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The Collected Works of Karen Horney Hardcover – January 1, 1950


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Product Details

  • Hardcover
  • Publisher: W. W. Norton & Co.; First Edition edition (1950)
  • ASIN: B00CJ4HN6E
  • Average Customer Review: 4.7 out of 5 stars  See all reviews (6 customer reviews)

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Most Helpful Customer Reviews

32 of 37 people found the following review helpful By A Customer on March 24, 2000
Format: Paperback
Although the importance of the work of Karen Horney is sometimes downplayed, this is one of the best books I have read in my life. Far from incomprehensible language and theories that seem much more far from reality that the ones they are supposed to apply to, this book is an easy read for everyone, and I could understand simple mechanisms that therapists take years to reveal. Karen Horney does not try to place sex as an explanation for everything that you do or think.
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12 of 12 people found the following review helpful By M. Barbieri on March 11, 2012
Format: Paperback Verified Purchase
OK, so I'm one of those people who's had his life changed by Karen Horney's "Our Inner Conflicts" and "Neurosis and Human Growth". I had read both of those books several times and taken something new out of them each time. Since then I had moved on to other authors in my quest to understand myself (namely Carl Jung and Alice Miller). I figured that since I found NAHG much better overall than OIC, Horney had progressively gotten better and her earlier stuff wouldn't be worth reading.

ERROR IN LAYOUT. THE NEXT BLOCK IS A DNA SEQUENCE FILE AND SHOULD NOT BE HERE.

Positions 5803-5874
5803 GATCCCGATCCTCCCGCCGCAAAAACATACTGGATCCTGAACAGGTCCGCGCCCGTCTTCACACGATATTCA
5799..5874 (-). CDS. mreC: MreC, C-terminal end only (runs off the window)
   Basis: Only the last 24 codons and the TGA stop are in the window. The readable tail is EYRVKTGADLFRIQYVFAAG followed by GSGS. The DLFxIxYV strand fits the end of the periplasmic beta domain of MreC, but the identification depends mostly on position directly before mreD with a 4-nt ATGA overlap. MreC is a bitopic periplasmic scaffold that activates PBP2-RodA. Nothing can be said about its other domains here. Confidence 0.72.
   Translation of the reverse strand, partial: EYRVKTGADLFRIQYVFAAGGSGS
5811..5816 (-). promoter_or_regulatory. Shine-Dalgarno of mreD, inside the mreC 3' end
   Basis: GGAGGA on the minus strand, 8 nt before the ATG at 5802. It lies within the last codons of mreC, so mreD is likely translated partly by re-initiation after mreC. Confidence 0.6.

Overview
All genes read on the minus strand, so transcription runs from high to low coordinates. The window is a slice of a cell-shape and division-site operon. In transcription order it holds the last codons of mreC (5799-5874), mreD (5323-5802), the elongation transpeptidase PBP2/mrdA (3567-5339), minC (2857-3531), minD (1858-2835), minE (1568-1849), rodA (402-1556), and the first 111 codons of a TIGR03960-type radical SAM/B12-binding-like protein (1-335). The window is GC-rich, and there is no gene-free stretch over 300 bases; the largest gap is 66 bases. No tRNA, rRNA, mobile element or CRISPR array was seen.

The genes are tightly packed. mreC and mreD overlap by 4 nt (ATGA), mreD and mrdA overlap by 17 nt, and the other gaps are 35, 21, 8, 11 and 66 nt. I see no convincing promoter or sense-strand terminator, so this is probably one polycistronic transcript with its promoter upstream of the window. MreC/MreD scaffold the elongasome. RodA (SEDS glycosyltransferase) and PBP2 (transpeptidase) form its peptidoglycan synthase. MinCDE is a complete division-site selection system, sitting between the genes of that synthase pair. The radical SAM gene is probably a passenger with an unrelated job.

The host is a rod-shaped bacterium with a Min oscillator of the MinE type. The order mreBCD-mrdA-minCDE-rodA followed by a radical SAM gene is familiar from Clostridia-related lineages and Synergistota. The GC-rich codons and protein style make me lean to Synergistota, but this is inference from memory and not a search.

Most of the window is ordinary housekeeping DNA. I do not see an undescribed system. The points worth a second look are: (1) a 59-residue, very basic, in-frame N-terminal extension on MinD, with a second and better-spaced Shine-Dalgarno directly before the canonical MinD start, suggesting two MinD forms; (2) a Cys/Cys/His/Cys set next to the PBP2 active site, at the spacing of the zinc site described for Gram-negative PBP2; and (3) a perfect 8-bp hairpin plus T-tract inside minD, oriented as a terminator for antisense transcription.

Well, I was wrong. I had some time and decided what the hey, I'd read this book. This was her first shot at writing a book. And it's amazing. Her genius is quite apparent even in this early book. There were quite a few moments where I just had to grin and say to myself "I've missed you." This is Karen Horney, authentic as ever. There were a lot of connections that I made concerning some of the finer details of my neurosis, that I never made until reading this book.

She spends much of the book making a connection between anxiety and hostility, a connection that she did not make so explicit in her later books but which is very eye-opening. The chapter on guilt feelings was possibly my favorite; they are elaborated in a way I'd never seen before. Her brief discussion of perfectionism, amounting to a couple paragraphs, made me think that maybe that was the original core of my neurosis, as I was able to trace stuff she talked about to far earlier periods in my life than I ever had reading her other books

No, it's not her best book. And if somebody insisted they were only going to read one Horney book, absolutely I would recommend Neurosis and Human Growth. And if it were two, I'd add Our Inner Conflicts.

But if you're a Karen Horney fan who has not yet read this book, move your cursor to the right of your screen right now, and click "Buy now with 1 click". You won't regret it.
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16 of 19 people found the following review helpful By A Customer on March 29, 2003
Format: Paperback
Horney revolutionalized analysis. She found societal roots for neurotic behavior and detailed how the intrapsychic processes get projected onto others in a way that could be understood. She changed the language of psychoanalysis -- she made it make sense and so helped thousands and thousands make sense of their lives. Cognitive therapy really started here.
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